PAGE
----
Security systems commissioning: An old trick for your new dog

Jan. 1, 2009
Security systems commissioning ensures that security systems are designed, installed, functionally tested and capable of being operated and maintained

Sophisticated, software-based security systems can provide powerful tools to support campus security. By nature, such systems are flexible, with many capabilities that can help manage the process of physical protection. However, the full potential of these systems can be overlooked because of unfamiliarity with the products, weaknesses in security planning, and constraints associated with the design and construction process. Commissioning ensures that security systems are designed, installed, functionally tested and capable of being operated and maintained according to an education institution's real operational needs rather than what the manufacturer's user manual prescribes.

Traditionally, security installations require a level of testing called "final," "functional" or "acceptance" testing as the last requirement for completion of a project. Most of these requirements only scratch the surface of system capabilities and usually do not involve performing simulations of actual security incidents, and adapting systems programming and operational protocols to account for the results of these tests. The complete commissioning process goes further in seeking to guarantee that a system operates properly, that it properly addresses campus vulnerabilities, that it can be supported adequately in the future, and that it can be used effectively by staff members.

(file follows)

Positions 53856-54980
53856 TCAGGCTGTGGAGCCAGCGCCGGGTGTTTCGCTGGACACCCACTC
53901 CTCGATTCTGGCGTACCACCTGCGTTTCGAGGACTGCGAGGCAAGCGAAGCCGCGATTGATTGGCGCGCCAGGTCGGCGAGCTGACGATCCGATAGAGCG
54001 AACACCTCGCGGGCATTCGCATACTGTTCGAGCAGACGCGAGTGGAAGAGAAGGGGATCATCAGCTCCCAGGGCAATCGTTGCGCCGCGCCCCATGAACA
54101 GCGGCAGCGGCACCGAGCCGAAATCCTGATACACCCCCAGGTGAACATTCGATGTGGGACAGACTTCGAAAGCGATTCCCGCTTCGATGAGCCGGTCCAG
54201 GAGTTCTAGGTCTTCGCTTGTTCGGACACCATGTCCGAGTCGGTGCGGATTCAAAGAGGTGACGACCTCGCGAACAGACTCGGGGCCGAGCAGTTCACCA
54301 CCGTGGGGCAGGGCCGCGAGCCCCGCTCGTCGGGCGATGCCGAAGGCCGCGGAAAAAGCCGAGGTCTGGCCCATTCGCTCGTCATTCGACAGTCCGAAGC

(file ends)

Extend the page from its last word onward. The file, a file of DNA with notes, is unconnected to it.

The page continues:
This is especially important where sophisticated systems interact with one another, such as with access control, intrusion, video, fire alarm, electrified locking and elevator-control systems. In addition, operating and maintenance improvements can be realized when stakeholders are cognizant of the goals of a system, its performance and operational boundaries, and the methods and quality of the initial installation.

Ultimately, a more thorough series of program-validation exercises during a burn-in period enhances customer satisfaction by verifying that systems operate as effectively as possible, and ensures that security concepts have been integrated properly and usefully into the final product. An enhanced commissioning approach can help protect the security investments and develop confidence in security technologies deployed throughout a campus.

Black, CPP, PSP, CSC, CET, is a senior security consultant and operations manager for TRC Solutions' Irvine, Calif., office. He is a member of the Association of Threat Assessment Professionals (ATAP), ASIS and the International Association of Professional Security Consultants. He can be reached at [email protected].

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